Oct. 2 (Bloomberg) -- Ryanair Holdings Plc, Europe’s biggest discount carrier, said it was fined 8 million euros ($11 million) by a French court today over social contributions for crews flying to and from Marseille.
The bulk of the sum relates to alleged non-payment of social security and state pension obligations in France, according to the Dublin-based airline, which said the levies should not have applied since crews who operated Marseille routes from 2007 to 2010 were employed on Irish contracts.
“Ryanair believes there is a clear contradiction between current European Union employment regulations under which these Irish workers paid their taxes and social taxes in Ireland, and the 2006 French decree, which seeks to require airline crews operating in Ireland to pay social taxes and pension contributions in France,” the airline said in a statement.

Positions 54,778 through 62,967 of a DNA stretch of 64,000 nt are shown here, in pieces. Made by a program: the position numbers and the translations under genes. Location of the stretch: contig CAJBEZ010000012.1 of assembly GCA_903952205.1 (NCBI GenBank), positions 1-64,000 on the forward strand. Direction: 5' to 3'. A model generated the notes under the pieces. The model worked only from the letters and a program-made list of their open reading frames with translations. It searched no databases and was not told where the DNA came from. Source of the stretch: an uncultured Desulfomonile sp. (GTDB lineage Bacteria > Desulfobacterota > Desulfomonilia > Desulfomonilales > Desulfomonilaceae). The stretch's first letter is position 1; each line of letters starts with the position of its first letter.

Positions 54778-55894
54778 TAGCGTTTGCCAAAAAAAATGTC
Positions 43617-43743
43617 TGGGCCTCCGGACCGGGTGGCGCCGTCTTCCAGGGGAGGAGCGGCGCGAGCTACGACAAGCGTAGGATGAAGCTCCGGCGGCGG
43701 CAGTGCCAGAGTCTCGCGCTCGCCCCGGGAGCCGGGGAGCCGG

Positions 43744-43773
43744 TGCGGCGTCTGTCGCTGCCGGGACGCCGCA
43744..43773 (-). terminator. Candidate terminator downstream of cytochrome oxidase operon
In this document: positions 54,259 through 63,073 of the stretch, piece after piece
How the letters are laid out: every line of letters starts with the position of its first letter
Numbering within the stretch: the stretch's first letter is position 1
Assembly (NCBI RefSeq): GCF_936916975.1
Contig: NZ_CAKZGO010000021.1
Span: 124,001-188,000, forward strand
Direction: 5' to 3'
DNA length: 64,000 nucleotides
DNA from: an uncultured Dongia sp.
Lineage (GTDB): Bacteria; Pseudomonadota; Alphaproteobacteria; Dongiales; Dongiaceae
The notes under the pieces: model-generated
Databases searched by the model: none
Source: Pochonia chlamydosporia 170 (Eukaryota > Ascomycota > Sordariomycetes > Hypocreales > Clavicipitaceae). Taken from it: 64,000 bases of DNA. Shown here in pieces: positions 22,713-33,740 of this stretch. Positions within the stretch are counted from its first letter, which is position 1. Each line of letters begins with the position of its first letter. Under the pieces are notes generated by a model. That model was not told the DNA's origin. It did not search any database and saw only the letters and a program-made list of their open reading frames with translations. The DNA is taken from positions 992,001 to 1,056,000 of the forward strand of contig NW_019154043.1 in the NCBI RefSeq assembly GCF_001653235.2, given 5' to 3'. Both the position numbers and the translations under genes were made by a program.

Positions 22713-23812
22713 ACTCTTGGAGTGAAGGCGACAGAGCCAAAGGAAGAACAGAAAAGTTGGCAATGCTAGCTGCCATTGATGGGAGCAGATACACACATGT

Ryanair said in the release that it will study the ruling by the court in Aix En Provence and intends to lodge an appeal and pursue the matter “all the way to the European courts.”
The airline said it closed its year-round operation in Marseille when the legal action was begun and that the case does not concern a summer-only operation that started in April 2011 under a different base structure.
Today’s court action was a criminal case, with civil parties who allied themselves to the prosecution including the French social security office, the pension program, the employment office and the SNPL pilot union.
SNPL President Yves Deshayes said by phone that he was “very happy” with the outcome of the hearing, which showed that Ryanair had imposed “illegal” working conditions.
“Ryanair and its people continue, and will continue, to comply fully with Irish and EU regulations, employment law, income taxes and social tax obligations,” the carrier said.
Shares of the airline traded 0.3 percent lower at 6.37 euros as of 3:56 p.m. in Dublin.
To contact the editor responsible for this story: Benedikt Kammel at email@example.com